All cattle should be routinely vaccinated against clostridial diseases with a 7 or 8-way product that includes types C and D. If a herd is still experiencing problems, there is another vaccine for Type A. “It should be given to the dam before calving, to provide antibodies in her colostrum,” says Callan. If cases are occurring in calves older than a month of age, the calves themselves should be vaccinated.
Some cases are caused by type E, however. Producers can use autogenous products, created from cultures taken from their cattle. Veterinarians have done pathology work on calves that died, finding different genotypes--and then had an autogenous vaccine created against that specific type. Some producers have had good luck with that approach. Various labs around the country will take the cultures and generate their own vaccine for that specific organism, at a reasonable cost.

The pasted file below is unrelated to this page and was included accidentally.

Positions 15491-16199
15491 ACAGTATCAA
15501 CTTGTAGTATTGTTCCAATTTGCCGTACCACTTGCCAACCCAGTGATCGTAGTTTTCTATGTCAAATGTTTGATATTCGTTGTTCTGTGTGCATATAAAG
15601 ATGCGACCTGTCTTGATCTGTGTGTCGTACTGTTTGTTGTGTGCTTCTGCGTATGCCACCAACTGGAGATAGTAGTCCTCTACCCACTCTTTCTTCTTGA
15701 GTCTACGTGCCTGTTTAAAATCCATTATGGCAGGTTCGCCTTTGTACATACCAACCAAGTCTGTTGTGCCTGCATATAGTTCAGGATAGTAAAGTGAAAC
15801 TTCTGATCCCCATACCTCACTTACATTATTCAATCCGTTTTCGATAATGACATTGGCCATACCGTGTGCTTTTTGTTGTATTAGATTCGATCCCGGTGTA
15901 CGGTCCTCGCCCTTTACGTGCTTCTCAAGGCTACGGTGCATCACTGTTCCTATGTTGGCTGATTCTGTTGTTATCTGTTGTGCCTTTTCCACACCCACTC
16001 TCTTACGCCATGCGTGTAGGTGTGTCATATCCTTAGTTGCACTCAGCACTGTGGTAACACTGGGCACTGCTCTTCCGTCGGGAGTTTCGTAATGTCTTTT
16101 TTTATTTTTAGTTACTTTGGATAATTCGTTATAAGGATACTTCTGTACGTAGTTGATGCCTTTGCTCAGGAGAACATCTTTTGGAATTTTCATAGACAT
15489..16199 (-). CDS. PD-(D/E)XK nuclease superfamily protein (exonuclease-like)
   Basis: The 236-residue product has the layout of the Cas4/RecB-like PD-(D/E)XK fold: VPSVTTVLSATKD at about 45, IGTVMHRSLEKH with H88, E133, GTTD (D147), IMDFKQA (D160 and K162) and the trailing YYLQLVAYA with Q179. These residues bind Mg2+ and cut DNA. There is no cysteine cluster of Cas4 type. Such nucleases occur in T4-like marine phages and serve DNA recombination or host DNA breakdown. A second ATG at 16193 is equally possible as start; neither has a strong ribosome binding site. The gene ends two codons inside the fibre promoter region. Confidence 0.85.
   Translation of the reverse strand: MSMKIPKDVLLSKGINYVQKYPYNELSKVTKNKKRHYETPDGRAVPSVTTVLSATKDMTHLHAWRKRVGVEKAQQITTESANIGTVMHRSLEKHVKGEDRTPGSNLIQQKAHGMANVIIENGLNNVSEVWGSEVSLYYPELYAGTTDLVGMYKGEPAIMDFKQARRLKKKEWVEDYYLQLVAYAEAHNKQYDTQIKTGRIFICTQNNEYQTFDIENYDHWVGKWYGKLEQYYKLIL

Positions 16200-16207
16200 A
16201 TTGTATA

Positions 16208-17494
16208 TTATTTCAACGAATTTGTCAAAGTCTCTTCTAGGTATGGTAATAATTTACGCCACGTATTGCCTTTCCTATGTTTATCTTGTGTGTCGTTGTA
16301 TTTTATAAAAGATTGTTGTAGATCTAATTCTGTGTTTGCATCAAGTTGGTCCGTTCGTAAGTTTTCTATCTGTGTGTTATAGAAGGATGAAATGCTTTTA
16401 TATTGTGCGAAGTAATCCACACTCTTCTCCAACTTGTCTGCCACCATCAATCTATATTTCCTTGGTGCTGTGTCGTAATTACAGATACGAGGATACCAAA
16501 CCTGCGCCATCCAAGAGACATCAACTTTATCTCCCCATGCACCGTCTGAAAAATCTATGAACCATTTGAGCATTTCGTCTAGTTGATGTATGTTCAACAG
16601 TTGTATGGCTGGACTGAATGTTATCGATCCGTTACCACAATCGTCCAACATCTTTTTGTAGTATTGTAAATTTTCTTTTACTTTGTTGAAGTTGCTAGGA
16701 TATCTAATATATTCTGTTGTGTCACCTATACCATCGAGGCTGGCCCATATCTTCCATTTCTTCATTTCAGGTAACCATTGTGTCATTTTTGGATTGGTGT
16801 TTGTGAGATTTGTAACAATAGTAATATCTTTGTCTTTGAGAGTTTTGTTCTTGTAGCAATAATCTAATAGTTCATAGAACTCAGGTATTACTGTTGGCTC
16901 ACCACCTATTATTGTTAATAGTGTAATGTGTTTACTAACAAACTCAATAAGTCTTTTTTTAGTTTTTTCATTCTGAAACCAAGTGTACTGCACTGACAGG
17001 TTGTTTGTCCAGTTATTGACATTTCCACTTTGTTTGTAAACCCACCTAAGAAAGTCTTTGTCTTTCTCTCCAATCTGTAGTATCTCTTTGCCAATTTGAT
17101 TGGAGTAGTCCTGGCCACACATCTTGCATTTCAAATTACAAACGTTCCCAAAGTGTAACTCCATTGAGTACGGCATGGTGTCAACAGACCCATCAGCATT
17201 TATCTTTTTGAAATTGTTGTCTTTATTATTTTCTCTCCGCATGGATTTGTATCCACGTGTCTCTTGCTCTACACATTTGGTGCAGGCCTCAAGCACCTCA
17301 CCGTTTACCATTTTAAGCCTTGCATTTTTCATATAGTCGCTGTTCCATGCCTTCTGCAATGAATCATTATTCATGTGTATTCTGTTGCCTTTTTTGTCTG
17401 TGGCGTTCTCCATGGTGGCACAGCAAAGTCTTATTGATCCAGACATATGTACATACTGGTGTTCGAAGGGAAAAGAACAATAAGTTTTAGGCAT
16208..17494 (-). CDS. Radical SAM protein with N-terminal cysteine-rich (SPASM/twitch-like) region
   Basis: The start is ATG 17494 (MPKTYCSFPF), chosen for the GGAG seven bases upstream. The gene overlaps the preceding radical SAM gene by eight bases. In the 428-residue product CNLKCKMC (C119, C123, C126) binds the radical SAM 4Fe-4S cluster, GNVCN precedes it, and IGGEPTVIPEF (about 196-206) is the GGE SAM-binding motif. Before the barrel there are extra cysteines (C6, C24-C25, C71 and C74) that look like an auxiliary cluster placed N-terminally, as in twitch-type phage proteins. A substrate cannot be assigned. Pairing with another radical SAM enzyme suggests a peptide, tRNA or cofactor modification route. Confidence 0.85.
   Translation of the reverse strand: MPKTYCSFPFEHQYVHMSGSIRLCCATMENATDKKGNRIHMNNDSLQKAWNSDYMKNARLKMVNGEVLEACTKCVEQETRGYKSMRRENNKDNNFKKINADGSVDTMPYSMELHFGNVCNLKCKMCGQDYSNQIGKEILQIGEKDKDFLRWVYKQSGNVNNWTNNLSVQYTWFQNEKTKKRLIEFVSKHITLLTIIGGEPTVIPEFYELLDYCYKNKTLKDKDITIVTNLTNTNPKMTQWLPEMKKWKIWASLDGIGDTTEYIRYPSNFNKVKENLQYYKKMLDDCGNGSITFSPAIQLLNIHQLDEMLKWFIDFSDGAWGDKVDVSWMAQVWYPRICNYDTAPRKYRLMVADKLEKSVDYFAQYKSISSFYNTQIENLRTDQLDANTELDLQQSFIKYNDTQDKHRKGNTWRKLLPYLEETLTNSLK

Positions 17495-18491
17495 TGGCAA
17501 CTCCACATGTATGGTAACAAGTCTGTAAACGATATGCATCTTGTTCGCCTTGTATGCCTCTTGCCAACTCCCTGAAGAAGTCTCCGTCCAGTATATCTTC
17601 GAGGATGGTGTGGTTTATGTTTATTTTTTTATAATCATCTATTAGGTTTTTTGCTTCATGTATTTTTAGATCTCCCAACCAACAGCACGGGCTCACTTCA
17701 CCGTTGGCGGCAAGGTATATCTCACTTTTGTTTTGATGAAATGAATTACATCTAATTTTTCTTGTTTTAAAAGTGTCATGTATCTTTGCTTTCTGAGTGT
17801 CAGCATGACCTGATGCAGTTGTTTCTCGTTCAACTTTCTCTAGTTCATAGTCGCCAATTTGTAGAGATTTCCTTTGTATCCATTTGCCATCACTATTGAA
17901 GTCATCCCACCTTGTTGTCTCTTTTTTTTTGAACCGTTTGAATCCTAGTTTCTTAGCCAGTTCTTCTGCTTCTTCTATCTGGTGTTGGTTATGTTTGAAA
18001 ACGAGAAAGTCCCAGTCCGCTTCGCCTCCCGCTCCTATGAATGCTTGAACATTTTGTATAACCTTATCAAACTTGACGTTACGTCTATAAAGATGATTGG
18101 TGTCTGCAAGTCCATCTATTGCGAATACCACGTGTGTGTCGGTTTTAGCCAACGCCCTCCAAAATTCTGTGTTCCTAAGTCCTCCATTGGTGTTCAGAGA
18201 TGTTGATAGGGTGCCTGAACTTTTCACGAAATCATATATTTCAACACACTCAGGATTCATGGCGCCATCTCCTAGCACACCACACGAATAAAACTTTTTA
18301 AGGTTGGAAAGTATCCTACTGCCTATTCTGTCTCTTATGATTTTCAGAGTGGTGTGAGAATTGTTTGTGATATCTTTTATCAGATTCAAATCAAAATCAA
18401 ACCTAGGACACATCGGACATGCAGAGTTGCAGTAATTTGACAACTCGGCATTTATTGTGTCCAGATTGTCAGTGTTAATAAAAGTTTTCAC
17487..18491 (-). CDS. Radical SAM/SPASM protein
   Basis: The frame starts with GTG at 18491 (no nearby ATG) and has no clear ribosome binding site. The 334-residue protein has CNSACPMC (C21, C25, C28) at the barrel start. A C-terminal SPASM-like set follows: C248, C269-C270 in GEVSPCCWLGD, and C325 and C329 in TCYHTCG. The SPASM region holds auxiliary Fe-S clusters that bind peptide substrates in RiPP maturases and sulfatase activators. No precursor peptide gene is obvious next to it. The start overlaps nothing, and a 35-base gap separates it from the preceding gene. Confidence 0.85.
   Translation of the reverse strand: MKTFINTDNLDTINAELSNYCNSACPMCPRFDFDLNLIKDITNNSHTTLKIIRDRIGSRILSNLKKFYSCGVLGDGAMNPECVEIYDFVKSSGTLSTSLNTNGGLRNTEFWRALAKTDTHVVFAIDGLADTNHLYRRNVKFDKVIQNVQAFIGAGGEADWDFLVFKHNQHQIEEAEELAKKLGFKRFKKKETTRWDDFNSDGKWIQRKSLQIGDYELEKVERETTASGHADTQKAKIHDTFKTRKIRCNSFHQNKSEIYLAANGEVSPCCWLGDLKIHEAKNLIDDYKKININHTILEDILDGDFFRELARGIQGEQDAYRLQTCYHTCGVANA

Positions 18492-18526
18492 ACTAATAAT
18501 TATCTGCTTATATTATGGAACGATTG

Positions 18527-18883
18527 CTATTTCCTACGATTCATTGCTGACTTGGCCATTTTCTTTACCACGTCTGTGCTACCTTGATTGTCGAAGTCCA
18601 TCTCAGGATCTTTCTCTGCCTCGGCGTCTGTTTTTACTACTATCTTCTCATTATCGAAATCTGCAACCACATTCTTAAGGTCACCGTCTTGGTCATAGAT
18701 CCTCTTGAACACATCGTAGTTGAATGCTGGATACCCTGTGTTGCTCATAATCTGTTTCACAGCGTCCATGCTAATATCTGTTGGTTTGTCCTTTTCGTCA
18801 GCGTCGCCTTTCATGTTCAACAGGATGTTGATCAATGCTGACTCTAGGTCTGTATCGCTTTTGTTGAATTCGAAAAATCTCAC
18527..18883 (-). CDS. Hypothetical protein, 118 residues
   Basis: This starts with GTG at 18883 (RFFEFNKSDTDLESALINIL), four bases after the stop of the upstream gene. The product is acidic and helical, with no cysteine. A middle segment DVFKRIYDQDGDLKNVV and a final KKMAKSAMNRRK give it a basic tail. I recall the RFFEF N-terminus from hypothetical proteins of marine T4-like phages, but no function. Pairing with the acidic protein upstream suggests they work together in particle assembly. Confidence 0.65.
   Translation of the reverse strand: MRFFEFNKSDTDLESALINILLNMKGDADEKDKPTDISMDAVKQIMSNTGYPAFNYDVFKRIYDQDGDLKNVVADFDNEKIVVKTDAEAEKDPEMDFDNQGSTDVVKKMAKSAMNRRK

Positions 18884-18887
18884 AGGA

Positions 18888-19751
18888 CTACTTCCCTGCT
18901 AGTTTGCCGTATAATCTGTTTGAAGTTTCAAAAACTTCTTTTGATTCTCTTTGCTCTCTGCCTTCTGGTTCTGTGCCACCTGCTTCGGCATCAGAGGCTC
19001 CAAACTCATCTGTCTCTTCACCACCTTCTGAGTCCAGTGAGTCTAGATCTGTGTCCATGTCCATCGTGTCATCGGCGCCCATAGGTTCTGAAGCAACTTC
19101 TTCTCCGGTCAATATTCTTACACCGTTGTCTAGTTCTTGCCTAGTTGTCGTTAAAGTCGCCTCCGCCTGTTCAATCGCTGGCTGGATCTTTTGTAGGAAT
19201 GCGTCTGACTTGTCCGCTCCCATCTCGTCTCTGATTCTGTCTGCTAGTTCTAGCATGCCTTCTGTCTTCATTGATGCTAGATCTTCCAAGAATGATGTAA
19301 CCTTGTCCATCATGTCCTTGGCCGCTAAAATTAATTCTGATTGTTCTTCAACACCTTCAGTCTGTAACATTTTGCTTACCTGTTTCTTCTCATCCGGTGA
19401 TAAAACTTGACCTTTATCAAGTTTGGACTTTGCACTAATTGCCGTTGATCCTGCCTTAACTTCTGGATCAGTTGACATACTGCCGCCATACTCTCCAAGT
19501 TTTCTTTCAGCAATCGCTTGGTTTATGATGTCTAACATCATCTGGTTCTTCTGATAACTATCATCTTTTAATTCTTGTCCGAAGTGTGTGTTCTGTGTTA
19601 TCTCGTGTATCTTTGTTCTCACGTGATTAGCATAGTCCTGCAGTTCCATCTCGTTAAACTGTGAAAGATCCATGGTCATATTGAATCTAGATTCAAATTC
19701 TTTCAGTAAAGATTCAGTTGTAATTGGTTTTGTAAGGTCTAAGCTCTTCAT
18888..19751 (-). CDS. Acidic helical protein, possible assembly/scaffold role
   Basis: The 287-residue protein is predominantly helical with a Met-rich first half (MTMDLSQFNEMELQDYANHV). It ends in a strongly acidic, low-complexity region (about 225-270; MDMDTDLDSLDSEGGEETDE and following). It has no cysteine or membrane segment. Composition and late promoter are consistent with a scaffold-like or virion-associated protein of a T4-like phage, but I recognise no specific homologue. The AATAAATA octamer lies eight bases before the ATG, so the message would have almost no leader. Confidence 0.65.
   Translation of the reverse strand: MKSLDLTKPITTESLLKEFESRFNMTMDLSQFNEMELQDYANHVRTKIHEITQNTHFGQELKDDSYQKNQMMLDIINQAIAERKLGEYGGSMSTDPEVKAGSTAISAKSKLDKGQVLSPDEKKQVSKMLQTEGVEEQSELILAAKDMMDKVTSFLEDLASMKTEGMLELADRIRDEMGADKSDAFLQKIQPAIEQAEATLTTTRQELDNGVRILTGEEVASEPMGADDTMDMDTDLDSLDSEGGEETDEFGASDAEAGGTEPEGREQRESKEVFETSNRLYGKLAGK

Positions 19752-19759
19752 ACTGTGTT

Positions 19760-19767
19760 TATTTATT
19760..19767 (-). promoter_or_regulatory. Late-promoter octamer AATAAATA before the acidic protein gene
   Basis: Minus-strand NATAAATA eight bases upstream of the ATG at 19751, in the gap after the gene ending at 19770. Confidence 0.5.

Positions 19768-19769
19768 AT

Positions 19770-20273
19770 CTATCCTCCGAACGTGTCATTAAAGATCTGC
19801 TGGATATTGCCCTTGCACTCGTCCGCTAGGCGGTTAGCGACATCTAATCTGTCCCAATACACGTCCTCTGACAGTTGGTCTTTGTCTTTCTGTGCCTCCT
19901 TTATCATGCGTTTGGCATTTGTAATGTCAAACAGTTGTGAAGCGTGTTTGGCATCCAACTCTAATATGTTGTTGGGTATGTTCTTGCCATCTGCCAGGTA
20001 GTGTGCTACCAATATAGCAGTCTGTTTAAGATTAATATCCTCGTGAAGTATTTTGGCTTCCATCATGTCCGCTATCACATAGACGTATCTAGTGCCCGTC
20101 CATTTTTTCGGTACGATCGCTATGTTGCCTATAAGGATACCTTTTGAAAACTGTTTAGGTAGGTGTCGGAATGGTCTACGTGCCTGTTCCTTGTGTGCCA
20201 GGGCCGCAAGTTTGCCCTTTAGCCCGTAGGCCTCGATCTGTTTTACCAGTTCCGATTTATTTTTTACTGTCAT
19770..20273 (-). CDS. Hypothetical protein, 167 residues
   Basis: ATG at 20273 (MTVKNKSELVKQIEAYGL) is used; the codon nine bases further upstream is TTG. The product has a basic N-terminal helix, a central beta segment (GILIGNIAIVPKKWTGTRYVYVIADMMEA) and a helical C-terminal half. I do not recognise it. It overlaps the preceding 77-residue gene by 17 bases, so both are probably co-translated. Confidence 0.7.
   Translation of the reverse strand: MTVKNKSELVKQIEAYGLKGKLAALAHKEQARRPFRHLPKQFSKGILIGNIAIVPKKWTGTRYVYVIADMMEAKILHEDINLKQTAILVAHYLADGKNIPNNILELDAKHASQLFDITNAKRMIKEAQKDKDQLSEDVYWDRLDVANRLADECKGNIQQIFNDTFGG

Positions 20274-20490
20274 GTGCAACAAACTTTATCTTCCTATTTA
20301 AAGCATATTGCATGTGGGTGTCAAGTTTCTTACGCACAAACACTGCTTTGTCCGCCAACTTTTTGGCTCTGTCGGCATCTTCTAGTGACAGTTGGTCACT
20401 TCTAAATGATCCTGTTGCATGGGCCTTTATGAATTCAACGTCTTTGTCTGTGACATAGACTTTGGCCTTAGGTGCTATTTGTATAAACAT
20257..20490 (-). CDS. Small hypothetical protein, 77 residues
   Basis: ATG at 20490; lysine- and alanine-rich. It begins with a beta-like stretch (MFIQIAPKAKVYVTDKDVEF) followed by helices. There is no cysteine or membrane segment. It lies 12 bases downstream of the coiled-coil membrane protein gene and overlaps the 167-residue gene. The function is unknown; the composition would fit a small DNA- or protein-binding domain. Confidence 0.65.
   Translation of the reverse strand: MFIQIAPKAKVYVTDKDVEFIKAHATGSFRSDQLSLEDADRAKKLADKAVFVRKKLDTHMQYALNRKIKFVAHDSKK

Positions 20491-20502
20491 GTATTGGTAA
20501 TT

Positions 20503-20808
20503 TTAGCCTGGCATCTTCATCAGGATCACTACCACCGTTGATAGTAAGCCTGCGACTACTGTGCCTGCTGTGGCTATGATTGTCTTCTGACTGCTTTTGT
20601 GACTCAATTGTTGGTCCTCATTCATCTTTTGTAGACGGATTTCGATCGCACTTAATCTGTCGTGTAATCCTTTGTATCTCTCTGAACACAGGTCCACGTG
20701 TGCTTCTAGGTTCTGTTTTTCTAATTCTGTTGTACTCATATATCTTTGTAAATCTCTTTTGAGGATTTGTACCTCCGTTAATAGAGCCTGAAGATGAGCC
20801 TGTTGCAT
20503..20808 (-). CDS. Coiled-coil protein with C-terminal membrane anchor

In an outbreak, some veterinarians recommend giving C & D antitoxin subcutaneously. It should be injected under the loose skin behind the shoulder blades. C & D antitoxin provides protection in the first 10 days.
Management of calves is also important. Milk feeding schedules can be altered, providing milk or milk replacer in smaller amounts such as 3 daily feedings instead of 2.
Abomasal bloat is often blamed on ulcers, but these conditions are generally two very different problems, according to Dr. Geof Smith (North Carolina State University). “Ulcers are probably stress related, whereas bloat is more nutritional in origin. Bacteria can be involved in some cases of bloat. These bacteria come from the soil or are already present in the GI tract. There are probably other risk factors as well,” he says.